A conservative Texas think tank is staffing up to run interference on Democrats’ policy agenda in Washington — by advocating for state-based solutions to issues like immigration, energy regulation, education and health care.
The Texas Public Policy Foundation this week hired former Indiana Congressman John Hostettler to lead its states’ focused initiative, part of a growing satellite office located blocks from the U.S. Capitol.
“The idea is to get Washington, D.C., to recognize and to facilitate work on the part of the states to take greater control over issues such as health care policy, energy policy, education policy and the like,” Hostettler said in an interview with the Star-Telegram.
The foundation, based primarily in Austin, has seized opportunities to expand its federal policy agenda in the era of President Donald Trump, who the group counts as an ally to much of its deregulatory agenda.
Former foundation president Brooke Rollins serves as a special adviser to Trump in the White House Office of American Innovation, and Bernard McNamee, who led a states’ rights division at the policy foundation, serves as Trump’s top appointee at the Federal Energy Regulatory Commission.
The group’s latest moves prepare to play defense, however, against a Democrat-controlled House that’s rallied around sweeping federal initiatives like the Green New Deal to address climate change and economic inequity.
“Washington, D.C., has a habit of putting in place one-size-fits-all [solutions] for a union of 50 states who, from state to state, have very different levels of resources and capabilities,” said Hostettler, a staunch constitutional originalist who represented Indiana in Congress from 1995 to 2007. “We want to be front and center in giving examples of where and how the states are already solving these problems.”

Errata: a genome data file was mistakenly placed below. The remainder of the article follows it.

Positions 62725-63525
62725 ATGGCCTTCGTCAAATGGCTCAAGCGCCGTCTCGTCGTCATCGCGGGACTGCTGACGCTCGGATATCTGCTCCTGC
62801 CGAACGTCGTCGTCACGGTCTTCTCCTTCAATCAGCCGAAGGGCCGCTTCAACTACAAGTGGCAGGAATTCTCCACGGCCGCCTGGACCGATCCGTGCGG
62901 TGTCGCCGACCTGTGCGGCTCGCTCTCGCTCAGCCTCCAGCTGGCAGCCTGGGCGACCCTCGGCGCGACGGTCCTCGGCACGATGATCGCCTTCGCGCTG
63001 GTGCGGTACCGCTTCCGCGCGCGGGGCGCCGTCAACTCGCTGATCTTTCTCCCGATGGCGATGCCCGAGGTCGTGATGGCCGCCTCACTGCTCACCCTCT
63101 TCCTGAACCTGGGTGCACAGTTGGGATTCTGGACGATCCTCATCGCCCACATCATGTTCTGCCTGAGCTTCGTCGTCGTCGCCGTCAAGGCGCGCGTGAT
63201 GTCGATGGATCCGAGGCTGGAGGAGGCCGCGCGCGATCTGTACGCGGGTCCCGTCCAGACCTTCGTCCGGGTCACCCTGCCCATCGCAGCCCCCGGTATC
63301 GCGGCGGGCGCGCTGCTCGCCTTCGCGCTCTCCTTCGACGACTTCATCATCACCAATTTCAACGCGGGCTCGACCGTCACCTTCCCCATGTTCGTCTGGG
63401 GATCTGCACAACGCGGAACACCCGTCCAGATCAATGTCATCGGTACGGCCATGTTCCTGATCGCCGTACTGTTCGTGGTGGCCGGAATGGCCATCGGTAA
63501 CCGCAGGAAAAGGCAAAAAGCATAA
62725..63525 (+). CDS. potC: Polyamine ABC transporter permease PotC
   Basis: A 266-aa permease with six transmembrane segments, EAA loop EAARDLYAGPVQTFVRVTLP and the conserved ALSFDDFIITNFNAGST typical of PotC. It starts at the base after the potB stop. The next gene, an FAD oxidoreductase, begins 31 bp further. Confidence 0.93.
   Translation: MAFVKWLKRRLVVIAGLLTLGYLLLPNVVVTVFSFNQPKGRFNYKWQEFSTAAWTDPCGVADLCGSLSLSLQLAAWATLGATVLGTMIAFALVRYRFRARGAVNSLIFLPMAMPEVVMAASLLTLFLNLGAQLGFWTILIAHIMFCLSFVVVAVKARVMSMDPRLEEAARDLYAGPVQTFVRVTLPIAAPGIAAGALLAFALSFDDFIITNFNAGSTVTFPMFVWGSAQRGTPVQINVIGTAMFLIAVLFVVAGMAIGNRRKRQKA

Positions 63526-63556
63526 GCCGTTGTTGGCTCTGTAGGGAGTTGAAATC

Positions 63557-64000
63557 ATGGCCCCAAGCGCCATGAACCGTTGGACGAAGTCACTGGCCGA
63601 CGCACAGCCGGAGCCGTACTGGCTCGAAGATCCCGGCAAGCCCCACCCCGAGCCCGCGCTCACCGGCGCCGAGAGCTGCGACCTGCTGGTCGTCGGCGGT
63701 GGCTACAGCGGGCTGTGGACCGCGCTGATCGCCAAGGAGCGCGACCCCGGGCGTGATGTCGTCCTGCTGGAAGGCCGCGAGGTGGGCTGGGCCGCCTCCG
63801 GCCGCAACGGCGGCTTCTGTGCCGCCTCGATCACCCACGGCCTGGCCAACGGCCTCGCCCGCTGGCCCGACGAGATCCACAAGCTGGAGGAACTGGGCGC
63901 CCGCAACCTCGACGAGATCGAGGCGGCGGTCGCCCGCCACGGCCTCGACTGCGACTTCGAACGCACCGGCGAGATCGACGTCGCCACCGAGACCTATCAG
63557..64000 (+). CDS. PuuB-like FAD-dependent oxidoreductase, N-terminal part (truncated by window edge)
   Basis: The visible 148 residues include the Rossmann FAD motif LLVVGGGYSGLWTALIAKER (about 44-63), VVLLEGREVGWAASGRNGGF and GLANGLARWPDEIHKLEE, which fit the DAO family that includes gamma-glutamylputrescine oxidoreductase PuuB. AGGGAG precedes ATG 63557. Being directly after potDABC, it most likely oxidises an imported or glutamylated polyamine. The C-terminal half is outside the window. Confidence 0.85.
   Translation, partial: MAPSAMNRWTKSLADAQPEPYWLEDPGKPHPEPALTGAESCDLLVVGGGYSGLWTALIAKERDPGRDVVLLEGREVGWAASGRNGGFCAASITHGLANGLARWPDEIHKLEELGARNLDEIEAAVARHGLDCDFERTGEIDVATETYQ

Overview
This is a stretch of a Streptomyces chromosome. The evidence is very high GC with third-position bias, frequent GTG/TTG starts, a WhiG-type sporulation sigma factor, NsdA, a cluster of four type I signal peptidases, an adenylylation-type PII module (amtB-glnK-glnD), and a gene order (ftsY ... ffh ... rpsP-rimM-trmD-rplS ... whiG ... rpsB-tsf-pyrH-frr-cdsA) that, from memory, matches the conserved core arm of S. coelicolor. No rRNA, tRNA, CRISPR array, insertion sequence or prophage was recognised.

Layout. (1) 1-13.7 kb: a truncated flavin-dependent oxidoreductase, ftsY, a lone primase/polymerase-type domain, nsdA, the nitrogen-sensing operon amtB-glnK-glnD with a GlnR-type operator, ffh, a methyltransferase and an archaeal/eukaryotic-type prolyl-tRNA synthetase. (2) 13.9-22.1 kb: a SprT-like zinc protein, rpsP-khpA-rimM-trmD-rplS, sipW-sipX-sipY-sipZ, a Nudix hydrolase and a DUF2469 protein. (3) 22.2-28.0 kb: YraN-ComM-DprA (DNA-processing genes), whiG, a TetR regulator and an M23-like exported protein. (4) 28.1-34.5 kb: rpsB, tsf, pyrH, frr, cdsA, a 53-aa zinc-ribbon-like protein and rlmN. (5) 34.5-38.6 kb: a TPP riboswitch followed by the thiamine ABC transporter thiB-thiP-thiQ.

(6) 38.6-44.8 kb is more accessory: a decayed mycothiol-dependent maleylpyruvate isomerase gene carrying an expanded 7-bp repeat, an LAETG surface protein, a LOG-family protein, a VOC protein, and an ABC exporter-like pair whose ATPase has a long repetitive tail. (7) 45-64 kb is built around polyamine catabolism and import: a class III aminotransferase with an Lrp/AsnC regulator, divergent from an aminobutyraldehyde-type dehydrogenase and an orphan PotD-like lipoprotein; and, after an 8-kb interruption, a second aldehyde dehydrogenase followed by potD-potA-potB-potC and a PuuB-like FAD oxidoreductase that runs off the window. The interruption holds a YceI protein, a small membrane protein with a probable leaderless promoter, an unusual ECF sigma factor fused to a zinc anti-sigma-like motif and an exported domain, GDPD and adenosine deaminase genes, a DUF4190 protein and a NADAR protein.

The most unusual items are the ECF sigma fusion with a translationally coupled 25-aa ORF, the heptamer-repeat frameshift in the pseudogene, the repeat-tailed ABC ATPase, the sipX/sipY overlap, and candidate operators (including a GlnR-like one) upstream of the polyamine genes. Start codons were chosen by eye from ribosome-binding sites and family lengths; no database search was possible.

The Texas Public Policy Foundation doesn’t disclose its donors, but receives money from a host of corporate energy interests.
It shares a board member, oil magnate Tim Dunn, with the socially conservative lobbying group Empower Texans, and counts education reform among its top policy goals in Austin.
Hostettler, who has advocated for the abolition of the Department of Education, plans to use his role to push for a reduction of federal involvement in the education system. That movement has an ally in Education Secretary Betsy DeVos.
As a former member of the House panel on immigration and border security, Hostettler also plans to expand the group’s policy agenda to include some employment-related immigration issues, such as guest worker programs to allow states to fill their job needs.
The foundation’s federal policy work has at times run afoul of Republicans in Washington, many of whom oppose a Texas-led lawsuit the group joined that would effectively unravel the Affordable Care Act. A federal judge ruled in favor of their argument late last year, though the case is all but certain to be challenged in a higher court.
“We’re looking at different plans to share with the federal government that the states are implementing in that area,” said Hostettler.
GOP leaders also dug their heels on a criminal justice reform bill that the foundation rallied support for in Washington, which eventually passed with the help of Democrats.
Hostettler, 57, ran unsuccessfully for the Republican Senate nomination in Indiana in 2010. He now lives in Alexandria, Virginia, where he’s been coaching future conservative candidates on the constitution through the Center for Christian Leadership.
He joins Zoë O’Herin, previously the legislative director for former Rep. David Brat, R-Virginia, at Texas Public Policy Foundation States Trust initiative.
Hostettler said he does not plan to register as a federal lobbyist.